For the kids and me, our weeks are hectic. Part of this is our own doing, and part of it feels imposed. But they’re busy nonetheless.
So it always catches me off guard when the kids and I have a ‘moment.’ I don’t know what I expect to happen: for one of them to say, “Mom — I have something I want to talk to you about,” and then sit me down for a serious conversation. No — anyone who has ever been around little kids for any amount of time knows this to be true: the truths and deep questions come in the middle of pouring milk into a cereal bowl or buckling someone into a carseat.
I shouldn’t have been so surprised when – in the middle of practicing some addition – Jake asked me, “Mommy, what do you want me to be when I grow up?”
Two years ago, the answer would’ve been, “Well, Jake, what do you like to do? I want you to be happy. You have plenty of time to figure it out, and I’ll help you.”
And part of my answer sounded like that. But now, the gist of my answer is different.
“Jake, I want you to figure out what the world needs, and then figure out how you can help. I want you to find something meaningful to do with your life. You have plenty of time to figure it out, and I’ll help you.”
And Jake’s answer was so sincere. “Well, Mommy… people need food and houses, so I’ll do that.”
“I think that sounds like a great plan,” I said.
Lots of my answers are different now than they would have been two years ago, and I am not so naive to think that my answers in five or 10 years will be the same as they are today.
And it’s not just that my answers are different… it’s that I realize I don’t have as many as I thought I did.
Recently, a friend confessed to me something that had been bothering her. It was something she’d never said out loud, she admitted.
“I have a hard time that God gets all of the credit when things are going well, and none of the blame when things are going bad,” she said.
And I have to admit that I have had the same thought. To say such a thing seems blasphemous in some religious circles — and maybe obvious in some secular circles. To have a relationship with God and still acknowledge – and say out loud – when things don’t line up… it requires a certain spiritual vulnerability.
I don’t have any answers for that.
I do know that to have a crisis of health is to have a crisis of faith. And maybe crisis is too strong a word — challenge? Reevaluation? Recalibration? It’s difficult to rationalize how exceedingly horrific things can happen in the world, and yet, it seems that God is letting them happen.
But I don’t have any answers for that, either.
Two years ago, I would’ve been disappointed that I didn’t have the answers. And part of me still is. But I’m not so much concerned with finding all the hard-and-fast answers anymore. It’s not that answers are overrated — it’s that the questions we ask are underrated.
It’s Lent, and today’s homily did not disappoint — the priest had some one-liners that I keep turning over in my mind:
“At the core of every sin is a lie. And at the core of every repentance is the truth.”
“Under every sin is the sin of pride. Pride means we think we are self-sufficient beings who need no one.”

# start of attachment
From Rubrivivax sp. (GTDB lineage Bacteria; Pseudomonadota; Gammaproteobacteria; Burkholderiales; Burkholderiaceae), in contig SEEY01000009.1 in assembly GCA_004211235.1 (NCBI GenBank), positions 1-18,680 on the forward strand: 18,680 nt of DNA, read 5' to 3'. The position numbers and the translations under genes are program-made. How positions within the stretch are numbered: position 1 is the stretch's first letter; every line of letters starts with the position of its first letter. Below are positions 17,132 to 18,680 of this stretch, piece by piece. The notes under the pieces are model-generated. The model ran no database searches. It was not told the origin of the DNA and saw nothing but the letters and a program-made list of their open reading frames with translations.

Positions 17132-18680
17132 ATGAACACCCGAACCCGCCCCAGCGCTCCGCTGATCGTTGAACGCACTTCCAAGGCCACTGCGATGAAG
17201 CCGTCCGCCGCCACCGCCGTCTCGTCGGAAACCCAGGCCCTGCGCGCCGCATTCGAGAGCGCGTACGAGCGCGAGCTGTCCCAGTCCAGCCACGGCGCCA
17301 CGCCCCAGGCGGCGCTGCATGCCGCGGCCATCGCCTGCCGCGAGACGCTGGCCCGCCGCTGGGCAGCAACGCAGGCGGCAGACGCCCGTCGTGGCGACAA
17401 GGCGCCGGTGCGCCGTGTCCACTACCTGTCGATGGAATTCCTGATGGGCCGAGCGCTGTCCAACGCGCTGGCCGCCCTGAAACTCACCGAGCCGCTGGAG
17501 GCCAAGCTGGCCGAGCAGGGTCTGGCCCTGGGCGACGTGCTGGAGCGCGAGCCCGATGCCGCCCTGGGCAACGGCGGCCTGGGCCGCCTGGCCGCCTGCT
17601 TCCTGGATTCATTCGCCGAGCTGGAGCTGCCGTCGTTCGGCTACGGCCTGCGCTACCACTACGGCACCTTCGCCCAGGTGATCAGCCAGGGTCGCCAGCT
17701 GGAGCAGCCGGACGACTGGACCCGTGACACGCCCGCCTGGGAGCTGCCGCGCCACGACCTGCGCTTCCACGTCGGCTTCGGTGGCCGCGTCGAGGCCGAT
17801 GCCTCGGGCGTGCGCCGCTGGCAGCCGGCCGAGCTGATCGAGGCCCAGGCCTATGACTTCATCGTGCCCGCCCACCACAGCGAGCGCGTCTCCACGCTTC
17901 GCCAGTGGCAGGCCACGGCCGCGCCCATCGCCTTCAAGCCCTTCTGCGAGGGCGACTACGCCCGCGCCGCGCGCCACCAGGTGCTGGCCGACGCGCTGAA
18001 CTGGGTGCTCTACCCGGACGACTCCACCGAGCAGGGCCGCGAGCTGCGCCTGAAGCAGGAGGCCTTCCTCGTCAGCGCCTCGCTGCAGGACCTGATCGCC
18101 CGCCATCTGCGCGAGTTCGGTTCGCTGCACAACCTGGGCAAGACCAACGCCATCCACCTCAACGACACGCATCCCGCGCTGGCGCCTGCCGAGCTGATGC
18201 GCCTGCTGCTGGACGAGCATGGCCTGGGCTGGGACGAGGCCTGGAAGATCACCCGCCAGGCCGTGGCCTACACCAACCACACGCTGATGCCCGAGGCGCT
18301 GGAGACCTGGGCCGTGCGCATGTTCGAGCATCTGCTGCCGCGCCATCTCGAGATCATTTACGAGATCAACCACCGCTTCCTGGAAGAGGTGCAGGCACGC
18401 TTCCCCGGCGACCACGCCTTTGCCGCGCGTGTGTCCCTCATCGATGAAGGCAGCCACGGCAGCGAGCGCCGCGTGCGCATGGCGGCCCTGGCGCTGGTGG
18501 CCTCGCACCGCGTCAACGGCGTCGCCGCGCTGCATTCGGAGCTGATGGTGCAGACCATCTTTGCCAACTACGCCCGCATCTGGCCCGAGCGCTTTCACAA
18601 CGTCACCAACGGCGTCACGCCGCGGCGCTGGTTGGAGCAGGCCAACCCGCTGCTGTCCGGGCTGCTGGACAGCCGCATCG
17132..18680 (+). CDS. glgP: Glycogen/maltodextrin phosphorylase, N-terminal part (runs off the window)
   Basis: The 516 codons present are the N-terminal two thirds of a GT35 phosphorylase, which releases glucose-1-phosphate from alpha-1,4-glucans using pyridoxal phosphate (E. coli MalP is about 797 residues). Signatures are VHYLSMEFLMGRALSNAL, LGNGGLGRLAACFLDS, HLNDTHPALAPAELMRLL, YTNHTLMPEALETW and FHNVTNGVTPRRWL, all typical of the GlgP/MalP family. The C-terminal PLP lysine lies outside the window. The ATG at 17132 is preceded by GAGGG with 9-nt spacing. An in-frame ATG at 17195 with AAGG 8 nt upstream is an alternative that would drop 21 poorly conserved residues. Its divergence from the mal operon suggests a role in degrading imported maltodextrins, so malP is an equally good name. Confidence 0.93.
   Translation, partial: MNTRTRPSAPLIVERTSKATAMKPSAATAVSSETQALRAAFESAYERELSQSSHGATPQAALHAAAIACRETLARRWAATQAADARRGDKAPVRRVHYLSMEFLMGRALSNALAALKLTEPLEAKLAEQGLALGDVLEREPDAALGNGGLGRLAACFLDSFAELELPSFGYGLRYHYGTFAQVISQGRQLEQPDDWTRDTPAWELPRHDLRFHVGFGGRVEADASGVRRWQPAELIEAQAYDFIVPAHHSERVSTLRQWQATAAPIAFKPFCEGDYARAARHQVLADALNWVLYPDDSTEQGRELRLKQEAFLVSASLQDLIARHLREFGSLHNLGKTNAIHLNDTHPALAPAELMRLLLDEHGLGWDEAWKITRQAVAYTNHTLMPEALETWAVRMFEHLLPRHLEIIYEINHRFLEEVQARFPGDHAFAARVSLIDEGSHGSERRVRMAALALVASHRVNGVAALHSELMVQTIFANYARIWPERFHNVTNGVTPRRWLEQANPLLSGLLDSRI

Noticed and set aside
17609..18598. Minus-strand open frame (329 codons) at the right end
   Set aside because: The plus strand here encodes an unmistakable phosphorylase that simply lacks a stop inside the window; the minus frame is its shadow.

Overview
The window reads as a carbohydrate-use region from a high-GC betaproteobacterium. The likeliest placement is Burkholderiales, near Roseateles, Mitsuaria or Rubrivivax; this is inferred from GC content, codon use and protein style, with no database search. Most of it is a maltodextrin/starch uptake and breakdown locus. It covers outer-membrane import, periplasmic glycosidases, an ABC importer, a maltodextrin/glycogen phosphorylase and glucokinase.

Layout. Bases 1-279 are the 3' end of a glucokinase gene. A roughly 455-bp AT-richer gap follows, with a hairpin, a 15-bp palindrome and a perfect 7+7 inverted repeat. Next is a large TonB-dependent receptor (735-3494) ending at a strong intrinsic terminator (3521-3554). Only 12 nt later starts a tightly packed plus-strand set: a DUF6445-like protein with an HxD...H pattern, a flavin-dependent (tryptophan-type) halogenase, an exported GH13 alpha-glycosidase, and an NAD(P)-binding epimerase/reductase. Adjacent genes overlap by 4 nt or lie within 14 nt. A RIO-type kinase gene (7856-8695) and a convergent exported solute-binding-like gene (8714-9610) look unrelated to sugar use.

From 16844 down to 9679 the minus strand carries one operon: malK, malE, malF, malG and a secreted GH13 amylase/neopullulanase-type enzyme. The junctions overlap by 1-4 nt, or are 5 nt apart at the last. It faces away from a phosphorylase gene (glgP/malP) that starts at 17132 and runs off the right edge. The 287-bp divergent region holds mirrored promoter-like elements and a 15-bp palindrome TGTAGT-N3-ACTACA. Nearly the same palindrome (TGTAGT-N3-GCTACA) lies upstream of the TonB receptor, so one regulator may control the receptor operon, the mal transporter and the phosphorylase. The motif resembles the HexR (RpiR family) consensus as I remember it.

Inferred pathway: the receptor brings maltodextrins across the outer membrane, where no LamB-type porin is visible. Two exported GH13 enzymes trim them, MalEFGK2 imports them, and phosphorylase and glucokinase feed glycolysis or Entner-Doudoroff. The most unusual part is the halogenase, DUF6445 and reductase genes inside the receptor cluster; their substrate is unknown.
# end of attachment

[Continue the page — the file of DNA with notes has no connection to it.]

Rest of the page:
Usually, words dripping with religious overtones – words like pride and sin and truth and repentance – they make me cringe a little. But today, the priest was so sincere, and his message so powerful, that his words went right in my ear and settled on my soul.
Two years ago, I would’ve come home and told Jeff about the homily. (It was too difficult and distracting to take two little kids to church, so Jeff and I took turns on Sunday mornings… and then we compared homilies at dinner on Sunday night.) We would’ve thought about it, and then I would’ve gone about life mostly as usual.
But above all, cancer or a chronic illness or a loss — any sort of grief — it is the greatest teacher of needing people. Jeff and I prided ourself on being self-sufficient people who could mostly handle things without much help. We thought that was a sign of maturity and security. We didn’t want to be a burden, and – because many interactions seemed transactional – we didn’t want to owe anybody anything. Indeed, it seemed almost unAmerican to need others — we were employed citizens who paid taxes, cut our lawn, and didn’t get into other people’s business.
Jeff and I may have been model citizens, loving parents, and good neighbors… but we had missed the boat. As a friend pointed out, a sign of humility is accepting help from others.
I don’t have answers to many of the Big Questions. And I also won’t participate in a sort of blind faith, where I throw my hands up in the air and say that it’s not for me to understand. So, it turns out that faith and religion are life’s most meaningful inquiries. And anyone who engages in the inquiry has to do so with humility… because the full answer is only known after we die.
All my life, I’ve valued answers… having them, finding them, understanding them. Turns out, maybe questions are the more powerful tool. Maybe questions are just what we need to keep pride in check — just what we need to develop humility… to develop love, compassion, wonder, and awe.